Executives’ trusted advisors, who are on the front lines and struggle with complex operational decisions on a daily basis, are generally the first to look for decision-making assistance. At Intel, the first successful project that Kempf ever undertook started in conversations not with a senior vice president, but with a factory shift manager named Bruce who had a degree from MIT and had been contemplating alternative ways of making decisions about his shift. As Kempf reports:
Working together, Bruce and I designed a series of alternative approaches to making decisions during Bruce’s shift. At the time, Bruce’s factory was running four shifts around the clock. Within a few months, the performance on Bruce’s shift sparkled, with throughput 10 percent higher than the other shifts. Shortly thereafter, at a shift-manager’s meeting, the plant manager asked, “What the heck is Bruce doing that you other guys aren’t?” The resulting pressure helped get the other shift managers on board and in time, performance for the entire factory shot up, bringing pressure from above for the other factories to figure out what they should be doing to keep up.
This type of “bottom-up” development is common in successful optimization efforts. Not only are senior executives unlikely to launch an optimization project; at times they can actually represent a formidable roadblock, given their deep confidence in their own decision-making abilities. At Amazon, Greg Linden was leading a software development team and had the idea of presenting recommendations at checkout time based on what was in a person’s cart. He began to play with the idea and to test what kind of impact it would have on purchase patterns. Two suggested hypotheses were that (1) it would stimulate additional purchases or (2) it would reduce conversion rates because it distracted buyers and prevent them from successfully completing the checkout process.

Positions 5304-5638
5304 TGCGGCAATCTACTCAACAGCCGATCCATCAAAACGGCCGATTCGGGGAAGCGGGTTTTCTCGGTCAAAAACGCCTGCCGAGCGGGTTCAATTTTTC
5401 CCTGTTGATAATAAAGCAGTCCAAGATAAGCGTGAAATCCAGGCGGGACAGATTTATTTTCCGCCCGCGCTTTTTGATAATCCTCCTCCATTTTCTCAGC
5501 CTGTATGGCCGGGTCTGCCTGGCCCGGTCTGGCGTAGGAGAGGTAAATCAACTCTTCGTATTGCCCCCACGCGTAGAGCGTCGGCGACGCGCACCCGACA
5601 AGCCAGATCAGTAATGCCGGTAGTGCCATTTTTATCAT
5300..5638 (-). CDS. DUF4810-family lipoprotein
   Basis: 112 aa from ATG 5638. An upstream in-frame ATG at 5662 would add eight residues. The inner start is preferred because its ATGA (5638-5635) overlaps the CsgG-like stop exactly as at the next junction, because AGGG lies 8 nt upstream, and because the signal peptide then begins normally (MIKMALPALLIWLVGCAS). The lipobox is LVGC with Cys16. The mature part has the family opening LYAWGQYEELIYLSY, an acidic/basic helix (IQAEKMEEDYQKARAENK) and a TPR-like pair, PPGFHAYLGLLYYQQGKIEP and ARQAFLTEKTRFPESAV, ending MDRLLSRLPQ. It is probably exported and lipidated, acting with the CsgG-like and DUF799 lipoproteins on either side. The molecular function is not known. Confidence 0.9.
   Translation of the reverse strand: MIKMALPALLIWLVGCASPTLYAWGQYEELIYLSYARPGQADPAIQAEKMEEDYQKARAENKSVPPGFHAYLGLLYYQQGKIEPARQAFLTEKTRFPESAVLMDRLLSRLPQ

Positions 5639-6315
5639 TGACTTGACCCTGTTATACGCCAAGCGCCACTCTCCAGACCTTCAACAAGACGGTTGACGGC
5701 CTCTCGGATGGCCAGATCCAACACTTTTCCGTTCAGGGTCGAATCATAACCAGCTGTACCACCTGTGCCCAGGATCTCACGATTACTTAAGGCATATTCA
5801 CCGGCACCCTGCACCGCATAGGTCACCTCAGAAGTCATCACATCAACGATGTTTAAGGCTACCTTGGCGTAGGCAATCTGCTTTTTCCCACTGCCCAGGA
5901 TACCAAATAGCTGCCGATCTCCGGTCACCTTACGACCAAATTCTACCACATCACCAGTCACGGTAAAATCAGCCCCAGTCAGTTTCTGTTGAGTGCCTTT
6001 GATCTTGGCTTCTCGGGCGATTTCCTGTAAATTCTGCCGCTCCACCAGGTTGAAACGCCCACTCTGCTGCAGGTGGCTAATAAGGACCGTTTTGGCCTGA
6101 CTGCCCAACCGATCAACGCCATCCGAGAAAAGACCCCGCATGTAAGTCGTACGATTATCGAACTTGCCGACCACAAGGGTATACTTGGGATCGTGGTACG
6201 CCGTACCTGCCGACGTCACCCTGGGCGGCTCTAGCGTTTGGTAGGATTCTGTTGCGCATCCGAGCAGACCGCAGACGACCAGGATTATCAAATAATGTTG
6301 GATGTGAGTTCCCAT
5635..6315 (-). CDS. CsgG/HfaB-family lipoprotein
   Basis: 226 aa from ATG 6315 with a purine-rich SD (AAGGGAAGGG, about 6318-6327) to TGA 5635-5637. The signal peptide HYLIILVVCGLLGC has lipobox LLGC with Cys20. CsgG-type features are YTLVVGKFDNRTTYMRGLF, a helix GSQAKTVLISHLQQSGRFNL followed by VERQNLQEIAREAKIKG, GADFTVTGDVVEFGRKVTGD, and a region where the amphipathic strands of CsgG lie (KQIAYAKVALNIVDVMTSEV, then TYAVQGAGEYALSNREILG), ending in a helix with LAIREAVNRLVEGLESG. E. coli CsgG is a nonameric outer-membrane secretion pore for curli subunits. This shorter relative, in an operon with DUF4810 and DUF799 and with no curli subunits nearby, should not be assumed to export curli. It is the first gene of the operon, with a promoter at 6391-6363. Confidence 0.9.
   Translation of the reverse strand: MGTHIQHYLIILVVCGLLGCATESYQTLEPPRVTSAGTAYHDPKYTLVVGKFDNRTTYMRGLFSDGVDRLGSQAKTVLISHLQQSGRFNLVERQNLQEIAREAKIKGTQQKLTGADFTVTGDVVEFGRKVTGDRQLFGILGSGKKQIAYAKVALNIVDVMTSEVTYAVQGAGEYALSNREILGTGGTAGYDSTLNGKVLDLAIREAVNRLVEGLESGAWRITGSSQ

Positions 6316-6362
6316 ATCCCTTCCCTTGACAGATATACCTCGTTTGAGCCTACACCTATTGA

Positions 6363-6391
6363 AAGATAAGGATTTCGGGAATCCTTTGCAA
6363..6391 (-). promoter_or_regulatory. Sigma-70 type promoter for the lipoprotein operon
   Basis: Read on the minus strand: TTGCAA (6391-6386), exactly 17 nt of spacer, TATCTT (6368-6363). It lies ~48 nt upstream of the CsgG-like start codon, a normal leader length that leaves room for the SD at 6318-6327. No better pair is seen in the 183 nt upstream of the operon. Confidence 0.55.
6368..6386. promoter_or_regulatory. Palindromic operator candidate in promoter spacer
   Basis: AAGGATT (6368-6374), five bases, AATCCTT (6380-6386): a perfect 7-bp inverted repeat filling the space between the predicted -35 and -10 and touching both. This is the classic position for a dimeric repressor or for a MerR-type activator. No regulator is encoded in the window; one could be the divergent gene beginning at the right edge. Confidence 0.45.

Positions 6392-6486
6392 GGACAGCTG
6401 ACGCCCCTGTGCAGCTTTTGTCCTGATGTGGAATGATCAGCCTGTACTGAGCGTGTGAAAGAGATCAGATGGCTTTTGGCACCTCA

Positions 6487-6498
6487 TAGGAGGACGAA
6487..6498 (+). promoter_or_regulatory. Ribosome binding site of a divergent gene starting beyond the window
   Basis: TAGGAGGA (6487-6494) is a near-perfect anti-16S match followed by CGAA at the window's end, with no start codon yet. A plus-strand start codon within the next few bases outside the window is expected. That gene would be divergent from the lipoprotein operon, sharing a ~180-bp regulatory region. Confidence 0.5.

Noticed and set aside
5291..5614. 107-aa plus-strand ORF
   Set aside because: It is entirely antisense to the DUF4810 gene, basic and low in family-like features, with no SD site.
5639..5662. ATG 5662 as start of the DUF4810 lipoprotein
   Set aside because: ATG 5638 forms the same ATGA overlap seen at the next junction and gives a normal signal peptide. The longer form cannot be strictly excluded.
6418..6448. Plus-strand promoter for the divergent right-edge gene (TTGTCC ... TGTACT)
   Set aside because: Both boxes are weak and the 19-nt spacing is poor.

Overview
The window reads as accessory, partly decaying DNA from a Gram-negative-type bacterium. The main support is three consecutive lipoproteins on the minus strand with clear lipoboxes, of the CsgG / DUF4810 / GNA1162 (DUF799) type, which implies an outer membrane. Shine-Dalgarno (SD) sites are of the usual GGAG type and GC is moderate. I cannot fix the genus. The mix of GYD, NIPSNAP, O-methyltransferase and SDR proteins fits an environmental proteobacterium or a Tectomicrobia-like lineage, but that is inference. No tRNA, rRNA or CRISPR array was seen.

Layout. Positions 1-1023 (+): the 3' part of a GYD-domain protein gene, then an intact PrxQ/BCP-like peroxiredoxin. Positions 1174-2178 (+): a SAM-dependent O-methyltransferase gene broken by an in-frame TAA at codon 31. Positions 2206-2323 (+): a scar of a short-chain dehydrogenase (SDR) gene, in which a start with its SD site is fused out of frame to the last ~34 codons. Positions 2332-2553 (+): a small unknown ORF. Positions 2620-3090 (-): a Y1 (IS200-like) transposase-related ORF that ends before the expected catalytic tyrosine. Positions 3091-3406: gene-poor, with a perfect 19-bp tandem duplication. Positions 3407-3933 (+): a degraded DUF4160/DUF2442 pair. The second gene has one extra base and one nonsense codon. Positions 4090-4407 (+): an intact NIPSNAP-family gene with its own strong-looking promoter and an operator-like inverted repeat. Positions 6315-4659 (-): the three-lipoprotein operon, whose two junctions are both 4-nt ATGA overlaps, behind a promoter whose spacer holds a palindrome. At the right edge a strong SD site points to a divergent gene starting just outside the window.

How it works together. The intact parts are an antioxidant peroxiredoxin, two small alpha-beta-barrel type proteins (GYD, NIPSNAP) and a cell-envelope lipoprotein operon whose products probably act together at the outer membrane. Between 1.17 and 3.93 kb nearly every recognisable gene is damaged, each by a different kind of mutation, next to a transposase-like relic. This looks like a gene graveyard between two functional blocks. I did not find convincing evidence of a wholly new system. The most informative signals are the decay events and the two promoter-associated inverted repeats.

An Amazon senior vice president of marketing felt strongly, based on his personal intuition and many years of marketing experience, that the second case was sure to be the outcome. He ordered the tests halted. Fortunately for Amazon, quants are not always the best listeners. Linden rushed a quick prototype test into production and found overwhelming support for the conclusion that making recommendations at checkout significantly increased cross-selling and the size of the “average purchased basket.” The rest is history. Today, almost every successful retail website makes suggestions for additional purchases at checkout.
Greg Linden was also fortunate in that Amazon had a strong culture for “letting the data speak.” Once the evidence was in, the senior vice president backed down. It’s hard to argue with success. The moral of the story: seek the support of senior executives—perhaps even recruit them as sponsors—but don’t sit back and wait for them to originate your optimization project.
This post is excerpted from The Optimization Edge: Reinventing Decision Making to Maximize All Your Company's Assets (McGraw Hill) by Steve Sashihara, www.optimizationedge.com.